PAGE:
India-focused private equity and venture capital firms find themselves in a peculiar situation as they sit on sizeable unallocated funds even as start-up funding hits a seven-year low. This implies that while the Indian VCs are holding a record amount of dry powder, they face a dearth of quality late-stage companies. 

According to data service firm Preqin, Indian VCs had $9.5 billion of unallocated funds as of March 2023, way higher than $7 billion in the year-ago period. As of December 2023, there were 185 India-focused VC funds with a targeted capital raise of $10.73 billion, according to Preqin. 

In 2023, VC firms announced 41 fund closures valued at $3 billion, while in 2022 the nearly 47 fund closures aggregated $6.79 billion, according to data from analyst firm Venture Intelligence. 

Dipping valuations

Investors believe that the funding cycle in the Indian start-up ecosystem will stabilise in the second half of 2024, though not at the levels observed in the previous two years. 

“The resurgence of the IPO [initial public offering] market and the projections of global interest rate reductions are expected to create a favourable investment climate. With the Indian start-up ecosystem holding $20 billion in dry powder, 2024 promises robust funding activity,” says Ankur Bansal, co-founder and director of venture capital firm BlackSoil. 

According to Pankaj Makkar, managing director of Bertelsmann India, a VC firm focused on early- and growth-stage start-ups, venture capital funding peaked in 2021 and 2022 globally. The sizeable funds raised, however, were meant to be deployed over a period of 3-4 years. 

When valuations began dipping in 2023, funding slowed and led to a pile-up of dry powder, says Vikram Chachra, founder of early-stage VC firm 8i Ventures.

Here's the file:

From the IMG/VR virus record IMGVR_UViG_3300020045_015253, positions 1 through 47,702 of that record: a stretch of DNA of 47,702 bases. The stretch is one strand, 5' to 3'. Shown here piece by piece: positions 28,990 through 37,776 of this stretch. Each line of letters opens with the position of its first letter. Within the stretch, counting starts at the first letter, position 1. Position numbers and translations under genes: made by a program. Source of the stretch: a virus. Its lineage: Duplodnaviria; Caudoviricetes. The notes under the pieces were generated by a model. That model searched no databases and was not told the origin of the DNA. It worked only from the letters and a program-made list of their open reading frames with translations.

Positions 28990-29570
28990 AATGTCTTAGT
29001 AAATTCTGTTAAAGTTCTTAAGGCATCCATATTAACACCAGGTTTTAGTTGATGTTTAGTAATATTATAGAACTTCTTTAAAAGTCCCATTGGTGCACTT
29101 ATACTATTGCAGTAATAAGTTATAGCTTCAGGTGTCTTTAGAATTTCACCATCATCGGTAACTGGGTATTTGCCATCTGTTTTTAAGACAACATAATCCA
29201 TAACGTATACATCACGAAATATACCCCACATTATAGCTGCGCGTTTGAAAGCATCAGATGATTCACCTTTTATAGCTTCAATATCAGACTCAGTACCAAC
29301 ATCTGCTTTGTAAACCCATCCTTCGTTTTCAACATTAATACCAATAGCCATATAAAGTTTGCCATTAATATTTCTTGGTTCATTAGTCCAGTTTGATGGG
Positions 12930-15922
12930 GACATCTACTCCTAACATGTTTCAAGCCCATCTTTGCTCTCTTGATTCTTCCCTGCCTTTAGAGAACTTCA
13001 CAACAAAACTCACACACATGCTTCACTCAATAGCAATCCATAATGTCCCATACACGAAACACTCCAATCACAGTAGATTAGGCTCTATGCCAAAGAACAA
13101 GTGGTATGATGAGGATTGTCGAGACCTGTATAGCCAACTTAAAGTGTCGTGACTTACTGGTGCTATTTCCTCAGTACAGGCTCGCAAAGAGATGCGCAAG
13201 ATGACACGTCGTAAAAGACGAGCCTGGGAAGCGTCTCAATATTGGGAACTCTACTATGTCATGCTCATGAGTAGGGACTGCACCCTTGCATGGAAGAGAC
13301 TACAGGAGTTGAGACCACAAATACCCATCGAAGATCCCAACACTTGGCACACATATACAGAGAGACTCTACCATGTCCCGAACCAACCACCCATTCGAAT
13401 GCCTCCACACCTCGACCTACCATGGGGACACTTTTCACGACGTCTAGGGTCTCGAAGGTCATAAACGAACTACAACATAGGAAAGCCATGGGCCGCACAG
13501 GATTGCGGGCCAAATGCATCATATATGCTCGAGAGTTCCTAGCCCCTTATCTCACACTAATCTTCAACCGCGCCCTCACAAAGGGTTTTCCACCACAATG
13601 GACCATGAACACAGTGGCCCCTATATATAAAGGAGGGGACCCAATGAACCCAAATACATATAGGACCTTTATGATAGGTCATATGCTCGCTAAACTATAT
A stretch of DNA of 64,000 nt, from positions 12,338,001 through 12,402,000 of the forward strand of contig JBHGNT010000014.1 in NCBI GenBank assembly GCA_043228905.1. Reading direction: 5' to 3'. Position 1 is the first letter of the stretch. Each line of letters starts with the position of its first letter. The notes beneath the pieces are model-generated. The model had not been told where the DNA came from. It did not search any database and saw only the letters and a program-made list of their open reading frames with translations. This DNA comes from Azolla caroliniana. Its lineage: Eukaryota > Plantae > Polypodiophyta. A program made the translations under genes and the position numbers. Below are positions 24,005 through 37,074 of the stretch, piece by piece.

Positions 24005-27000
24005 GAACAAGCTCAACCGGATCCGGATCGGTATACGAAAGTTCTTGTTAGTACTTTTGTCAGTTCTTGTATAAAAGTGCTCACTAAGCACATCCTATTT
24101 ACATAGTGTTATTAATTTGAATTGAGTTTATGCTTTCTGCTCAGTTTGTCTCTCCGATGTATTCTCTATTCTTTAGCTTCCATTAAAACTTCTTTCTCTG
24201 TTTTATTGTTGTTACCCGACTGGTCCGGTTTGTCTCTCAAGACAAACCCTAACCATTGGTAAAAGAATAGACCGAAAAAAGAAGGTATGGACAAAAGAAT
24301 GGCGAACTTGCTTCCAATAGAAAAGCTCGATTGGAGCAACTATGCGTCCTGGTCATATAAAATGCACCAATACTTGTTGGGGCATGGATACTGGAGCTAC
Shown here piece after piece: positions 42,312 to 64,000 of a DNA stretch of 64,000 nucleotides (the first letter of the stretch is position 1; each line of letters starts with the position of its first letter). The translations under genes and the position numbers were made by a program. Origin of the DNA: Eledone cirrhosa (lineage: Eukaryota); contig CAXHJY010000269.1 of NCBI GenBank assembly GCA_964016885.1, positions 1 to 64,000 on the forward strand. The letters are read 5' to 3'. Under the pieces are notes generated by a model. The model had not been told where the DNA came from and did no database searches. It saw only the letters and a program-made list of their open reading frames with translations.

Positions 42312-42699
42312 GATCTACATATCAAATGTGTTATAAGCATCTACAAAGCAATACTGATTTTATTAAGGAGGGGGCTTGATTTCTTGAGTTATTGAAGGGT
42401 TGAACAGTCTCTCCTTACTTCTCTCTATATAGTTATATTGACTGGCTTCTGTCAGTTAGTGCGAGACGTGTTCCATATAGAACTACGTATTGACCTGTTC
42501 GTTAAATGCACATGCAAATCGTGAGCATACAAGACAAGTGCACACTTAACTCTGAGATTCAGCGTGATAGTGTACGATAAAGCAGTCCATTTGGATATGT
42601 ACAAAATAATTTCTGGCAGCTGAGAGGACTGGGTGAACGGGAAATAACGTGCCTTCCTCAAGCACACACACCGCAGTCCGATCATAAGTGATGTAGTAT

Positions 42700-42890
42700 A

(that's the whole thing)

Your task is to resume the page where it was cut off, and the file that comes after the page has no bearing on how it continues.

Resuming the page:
“As valuations have shrunk, there is more capital available to be deployed and that process of recalibration has been on,” he says. 

Investors’ outlook

There is now a greater emphasis on extensive and thorough scrutiny of deals. Investors are turning more selective, dedicating additional time to commercial and financial due diligence, alongside seeking a clear path to profitability and better unit economics from founders.

“Sentiments play a crucial role. The renewed emphasis was on evaluating the profitability of start-ups. It’s understood that start-ups, depending on their stage, require initial cash for customer acquisition, product development, and market testing. The critical aspect is to ensure that there are strong unit economics in place for future monetisation,” says Ankur Mittal, COO and co-founder of VC firm Inflection Point Ventures. 

Investors with substantial dry powder are looking to deploy them in pre-IPO rounds and late-stage companies set for IPOs in FY25. On the other hand, smaller VCs continue to scout for early-stage investments for their unused funds. 

The success of equity markets, particularly the surge in IPOs, has spurred many series B-plus funds to divert their attention to public markets. This, in turn, impacts series B and series C funding for start-ups, where bigger cheques are common. 

“For instance, as a series A investor, the uncertainty over series B investments can slow down the overall deal activity. This cyclical nature is inherent in every ecosystem,” says Mittal. 

However, several VCs also observe that raising funds has not been an easy task. “The appetite is almost nil among LPs [limited partners, who contribute funds to VCs] as they are looking for a demonstrated track record. I think first-time fund managers have had a tough 2023,” Chachra says. 

Sectors in focus 

Start-up investment in 2023 plunged 72 per cent to $7 billion, as compared to $25 billion in 2022, according to data from Venture Intelligence. However, the year ended on a more positive note with December witnessing an uptick in deal activity, including the $600 million that e-commerce giant Flipkart secured from Walmart as part of its $1-billion fundraising. 

With the dawn of a new year, the key sectors drawing attention include fintech, space technology, climate tech/clean tech, healthcare/healthtech, deep tech/SaaS, consumer internet, and logistics and supply chain. 

Notably, the widespread adoption of GenAI across diverse industries is poised to emerge as an overarching trend, driving a shift in focus to innovation and integration in the technological landscape.

“We can look at increased investment in deeptech start-ups, sustained growth in tier-2 and tier-3 cities, a pronounced emphasis on social impact start-ups, and a heightened focus on sustainability within the Indian start-up ecosystem,” says Ankit Kedia, founder and lead investor at early-stage VC firm Capital-A. 

Investors observe that early-stage funding will still attract greater attention as compared to growth- and late-stage investment.